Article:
A new research study of people in the U.S. and UK shows that once we reach middle age, we start growing happier.
The study, led by medical researchers at the University of Warwick, analyzed the lifestyle and health of more than 10,000 people and found respondents reported better mental quality of life as they aged.
Despite decline in their physical bodies, people from cross-cultural backgrounds living under differing health care systems similarly reported becoming happier once they moved beyond their 40’s.
This supports previous research, for example by University of Warwick Professor Andrew Oswald, which suggests that happiness levels follow a U-shape curve with their lowest point in the mid-40s.
“We suggest that this could be due to better coping abilities, an interpretation supported by previous research showing older people tend to have internal mechanisms to deal better with hardship or negative circumstances than those who are younger,” said Dr Saverio Stranges, who led the study.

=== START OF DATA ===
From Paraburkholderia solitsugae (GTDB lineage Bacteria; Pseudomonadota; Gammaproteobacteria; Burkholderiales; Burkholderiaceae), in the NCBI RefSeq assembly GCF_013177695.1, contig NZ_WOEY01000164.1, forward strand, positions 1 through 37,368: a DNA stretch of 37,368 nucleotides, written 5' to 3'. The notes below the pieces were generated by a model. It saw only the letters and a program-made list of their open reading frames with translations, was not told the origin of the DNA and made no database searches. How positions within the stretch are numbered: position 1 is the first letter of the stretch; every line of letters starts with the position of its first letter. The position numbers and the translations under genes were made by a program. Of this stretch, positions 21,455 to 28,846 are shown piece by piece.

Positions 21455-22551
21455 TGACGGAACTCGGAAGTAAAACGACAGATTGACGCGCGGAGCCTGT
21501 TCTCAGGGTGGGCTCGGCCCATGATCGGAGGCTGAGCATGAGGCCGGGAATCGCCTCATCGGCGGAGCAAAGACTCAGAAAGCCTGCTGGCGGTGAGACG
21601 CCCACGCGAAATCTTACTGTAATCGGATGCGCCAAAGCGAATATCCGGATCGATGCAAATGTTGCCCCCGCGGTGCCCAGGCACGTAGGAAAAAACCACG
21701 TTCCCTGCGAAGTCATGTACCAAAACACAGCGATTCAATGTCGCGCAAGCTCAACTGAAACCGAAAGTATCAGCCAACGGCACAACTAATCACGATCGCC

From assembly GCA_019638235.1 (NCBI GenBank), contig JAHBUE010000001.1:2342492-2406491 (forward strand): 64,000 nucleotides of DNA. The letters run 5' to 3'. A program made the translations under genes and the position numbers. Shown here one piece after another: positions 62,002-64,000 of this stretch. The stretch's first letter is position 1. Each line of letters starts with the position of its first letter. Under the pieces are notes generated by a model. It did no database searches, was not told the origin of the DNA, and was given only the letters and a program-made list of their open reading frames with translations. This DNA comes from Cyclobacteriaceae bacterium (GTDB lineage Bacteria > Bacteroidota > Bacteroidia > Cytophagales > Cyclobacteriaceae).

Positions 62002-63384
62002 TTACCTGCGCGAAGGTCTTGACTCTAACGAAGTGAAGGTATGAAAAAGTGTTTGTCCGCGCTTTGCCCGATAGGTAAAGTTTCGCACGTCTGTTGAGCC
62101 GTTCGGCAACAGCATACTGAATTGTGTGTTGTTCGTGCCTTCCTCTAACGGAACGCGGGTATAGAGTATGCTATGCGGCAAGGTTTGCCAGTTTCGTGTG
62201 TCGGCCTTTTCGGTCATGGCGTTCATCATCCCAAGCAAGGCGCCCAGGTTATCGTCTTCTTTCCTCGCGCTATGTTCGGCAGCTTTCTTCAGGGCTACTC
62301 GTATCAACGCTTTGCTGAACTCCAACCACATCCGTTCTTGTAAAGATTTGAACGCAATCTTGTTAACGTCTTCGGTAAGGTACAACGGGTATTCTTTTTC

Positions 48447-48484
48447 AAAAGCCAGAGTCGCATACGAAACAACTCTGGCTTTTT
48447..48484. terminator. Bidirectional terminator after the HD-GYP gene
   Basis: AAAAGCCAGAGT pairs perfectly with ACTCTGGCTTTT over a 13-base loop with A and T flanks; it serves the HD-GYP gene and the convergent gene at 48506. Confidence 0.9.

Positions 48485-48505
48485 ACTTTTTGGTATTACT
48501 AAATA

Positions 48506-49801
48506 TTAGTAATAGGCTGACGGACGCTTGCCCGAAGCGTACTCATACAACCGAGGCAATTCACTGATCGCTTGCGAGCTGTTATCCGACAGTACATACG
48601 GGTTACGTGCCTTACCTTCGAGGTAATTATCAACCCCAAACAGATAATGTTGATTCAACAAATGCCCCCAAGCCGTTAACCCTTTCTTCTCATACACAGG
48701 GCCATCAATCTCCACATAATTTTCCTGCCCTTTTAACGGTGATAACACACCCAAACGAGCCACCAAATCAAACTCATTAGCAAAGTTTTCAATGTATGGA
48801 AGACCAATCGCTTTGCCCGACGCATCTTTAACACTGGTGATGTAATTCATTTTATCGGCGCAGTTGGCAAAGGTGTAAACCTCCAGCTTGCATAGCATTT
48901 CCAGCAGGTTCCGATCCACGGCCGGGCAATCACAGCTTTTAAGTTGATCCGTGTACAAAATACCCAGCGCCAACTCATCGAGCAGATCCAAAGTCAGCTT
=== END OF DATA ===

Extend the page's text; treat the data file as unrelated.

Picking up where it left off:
“It could also be due to a lowering of expectations from life, with older people less likely to put pressure on themselves in the personal and professional spheres.”
The study also looked at the effect of sleep on quality of life, and found there was an optimum window of sleep duration.
Those who sleep between six and eight hours per day tended to have both better physical and mental health scores than those who slept on average less than six hours or more than eight hours.
Owing to its cross-cultural nature, the study was also able to identify differences between the quality of life of US and UK respondents.
In the US, respondents’ social background was more likely to affect their quality of life, with those in higher socio-economic groups reporting better mental and physical quality of life. The researchers suggested this could be due to the presence of universal healthcare in the UK, which has a levelling effect on well-being.
Cross-cultural Comparison of Correlates of Quality of Life and Health Status: The Whitehall II Study (UK) and the Western New York Health Study (US), was published in the European Journal of Epidemiology.